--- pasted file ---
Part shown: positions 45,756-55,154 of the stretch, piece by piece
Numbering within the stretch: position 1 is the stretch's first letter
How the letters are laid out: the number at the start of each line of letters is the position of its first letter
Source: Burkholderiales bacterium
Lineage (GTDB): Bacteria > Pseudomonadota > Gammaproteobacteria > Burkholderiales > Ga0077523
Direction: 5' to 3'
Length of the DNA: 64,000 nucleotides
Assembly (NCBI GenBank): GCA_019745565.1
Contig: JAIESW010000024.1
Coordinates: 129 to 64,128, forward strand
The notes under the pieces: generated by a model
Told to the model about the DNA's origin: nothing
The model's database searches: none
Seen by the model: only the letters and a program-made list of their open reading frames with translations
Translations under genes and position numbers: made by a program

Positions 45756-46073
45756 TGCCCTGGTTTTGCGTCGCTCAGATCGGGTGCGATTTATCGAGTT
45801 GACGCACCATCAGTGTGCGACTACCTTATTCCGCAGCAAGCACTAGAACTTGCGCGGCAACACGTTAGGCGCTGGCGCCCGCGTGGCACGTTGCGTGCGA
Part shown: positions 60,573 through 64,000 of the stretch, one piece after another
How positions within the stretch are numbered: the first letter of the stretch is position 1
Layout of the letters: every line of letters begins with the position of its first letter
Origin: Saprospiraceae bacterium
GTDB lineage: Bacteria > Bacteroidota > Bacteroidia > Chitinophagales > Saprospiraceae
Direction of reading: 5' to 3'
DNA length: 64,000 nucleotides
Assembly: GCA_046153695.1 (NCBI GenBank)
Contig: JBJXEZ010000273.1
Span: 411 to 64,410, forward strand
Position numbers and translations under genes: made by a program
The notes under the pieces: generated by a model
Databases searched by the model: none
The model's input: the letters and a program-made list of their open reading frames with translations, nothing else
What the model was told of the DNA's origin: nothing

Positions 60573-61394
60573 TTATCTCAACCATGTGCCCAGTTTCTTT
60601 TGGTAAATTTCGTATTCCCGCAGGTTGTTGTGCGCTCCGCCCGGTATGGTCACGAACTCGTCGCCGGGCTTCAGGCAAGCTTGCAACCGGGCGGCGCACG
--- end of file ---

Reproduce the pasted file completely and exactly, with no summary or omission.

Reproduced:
Part shown: positions 45,756-55,154 of the stretch, piece by piece
Numbering within the stretch: position 1 is the stretch's first letter
How the letters are laid out: the number at the start of each line of letters is the position of its first letter
Source: Burkholderiales bacterium
Lineage (GTDB): Bacteria > Pseudomonadota > Gammaproteobacteria > Burkholderiales > Ga0077523
Direction: 5' to 3'
Length of the DNA: 64,000 nucleotides
Assembly (NCBI GenBank): GCA_019745565.1
Contig: JAIESW010000024.1
Coordinates: 129 to 64,128, forward strand
The notes under the pieces: generated by a model
Told to the model about the DNA's origin: nothing
The model's database searches: none
Seen by the model: only the letters and a program-made list of their open reading frames with translations
Translations under genes and position numbers: made by a program

Positions 45756-46073
45756 TGCCCTGGTTTTGCGTCGCTCAGATCGGGTGCGATTTATCGAGTT
45801 GACGCACCATCAGTGTGCGACTACCTTATTCCGCAGCAAGCACTAGAACTTGCGCGGCAACACGTTAGGCGCTGGCGCCCGCGTGGCACGTTGCGTGCGA
Part shown: positions 60,573 through 64,000 of the stretch, one piece after another
How positions within the stretch are numbered: the first letter of the stretch is position 1
Layout of the letters: every line of letters begins with the position of its first letter
Origin: Saprospiraceae bacterium
GTDB lineage: Bacteria > Bacteroidota > Bacteroidia > Chitinophagales > Saprospiraceae
Direction of reading: 5' to 3'
DNA length: 64,000 nucleotides
Assembly: GCA_046153695.1 (NCBI GenBank)
Contig: JBJXEZ010000273.1
Span: 411 to 64,410, forward strand
Position numbers and translations under genes: made by a program
The notes under the pieces: generated by a model
Databases searched by the model: none
The model's input: the letters and a program-made list of their open reading frames with translations, nothing else
What the model was told of the DNA's origin: nothing

Positions 60573-61394
60573 TTATCTCAACCATGTGCCCAGTTTCTTT
60601 TGGTAAATTTCGTATTCCCGCAGGTTGTTGTGCGCTCCGCCCGGTATGGTCACGAACTCGTCGCCGGGCTTCAGGCAAGCTTGCAACCGGGCGGCGCACG